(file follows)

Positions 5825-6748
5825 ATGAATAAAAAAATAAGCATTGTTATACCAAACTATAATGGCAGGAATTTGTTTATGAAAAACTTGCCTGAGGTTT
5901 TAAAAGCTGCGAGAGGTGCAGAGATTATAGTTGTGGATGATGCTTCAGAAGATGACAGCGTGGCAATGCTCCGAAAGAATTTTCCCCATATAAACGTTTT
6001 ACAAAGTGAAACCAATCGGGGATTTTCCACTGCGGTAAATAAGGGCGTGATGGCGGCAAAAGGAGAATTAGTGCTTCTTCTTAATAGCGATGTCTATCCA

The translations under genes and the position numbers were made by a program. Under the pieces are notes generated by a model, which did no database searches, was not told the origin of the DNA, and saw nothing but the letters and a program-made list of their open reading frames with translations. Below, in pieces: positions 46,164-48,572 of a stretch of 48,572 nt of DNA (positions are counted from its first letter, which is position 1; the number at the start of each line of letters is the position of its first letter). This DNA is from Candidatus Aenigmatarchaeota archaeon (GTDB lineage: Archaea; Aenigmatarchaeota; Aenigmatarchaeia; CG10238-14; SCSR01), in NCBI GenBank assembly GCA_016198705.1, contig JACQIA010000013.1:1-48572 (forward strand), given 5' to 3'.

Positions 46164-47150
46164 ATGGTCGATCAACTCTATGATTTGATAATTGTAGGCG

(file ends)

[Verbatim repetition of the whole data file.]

Positions 5825-6748
5825 ATGAATAAAAAAATAAGCATTGTTATACCAAACTATAATGGCAGGAATTTGTTTATGAAAAACTTGCCTGAGGTTT
5901 TAAAAGCTGCGAGAGGTGCAGAGATTATAGTTGTGGATGATGCTTCAGAAGATGACAGCGTGGCAATGCTCCGAAAGAATTTTCCCCATATAAACGTTTT
6001 ACAAAGTGAAACCAATCGGGGATTTTCCACTGCGGTAAATAAGGGCGTGATGGCGGCAAAAGGAGAATTAGTGCTTCTTCTTAATAGCGATGTCTATCCA

The translations under genes and the position numbers were made by a program. Under the pieces are notes generated by a model, which did no database searches, was not told the origin of the DNA, and saw nothing but the letters and a program-made list of their open reading frames with translations. Below, in pieces: positions 46,164-48,572 of a stretch of 48,572 nt of DNA (positions are counted from its first letter, which is position 1; the number at the start of each line of letters is the position of its first letter). This DNA is from Candidatus Aenigmatarchaeota archaeon (GTDB lineage: Archaea; Aenigmatarchaeota; Aenigmatarchaeia; CG10238-14; SCSR01), in NCBI GenBank assembly GCA_016198705.1, contig JACQIA010000013.1:1-48572 (forward strand), given 5' to 3'.

Positions 46164-47150
46164 ATGGTCGATCAACTCTATGATTTGATAATTGTAGGCG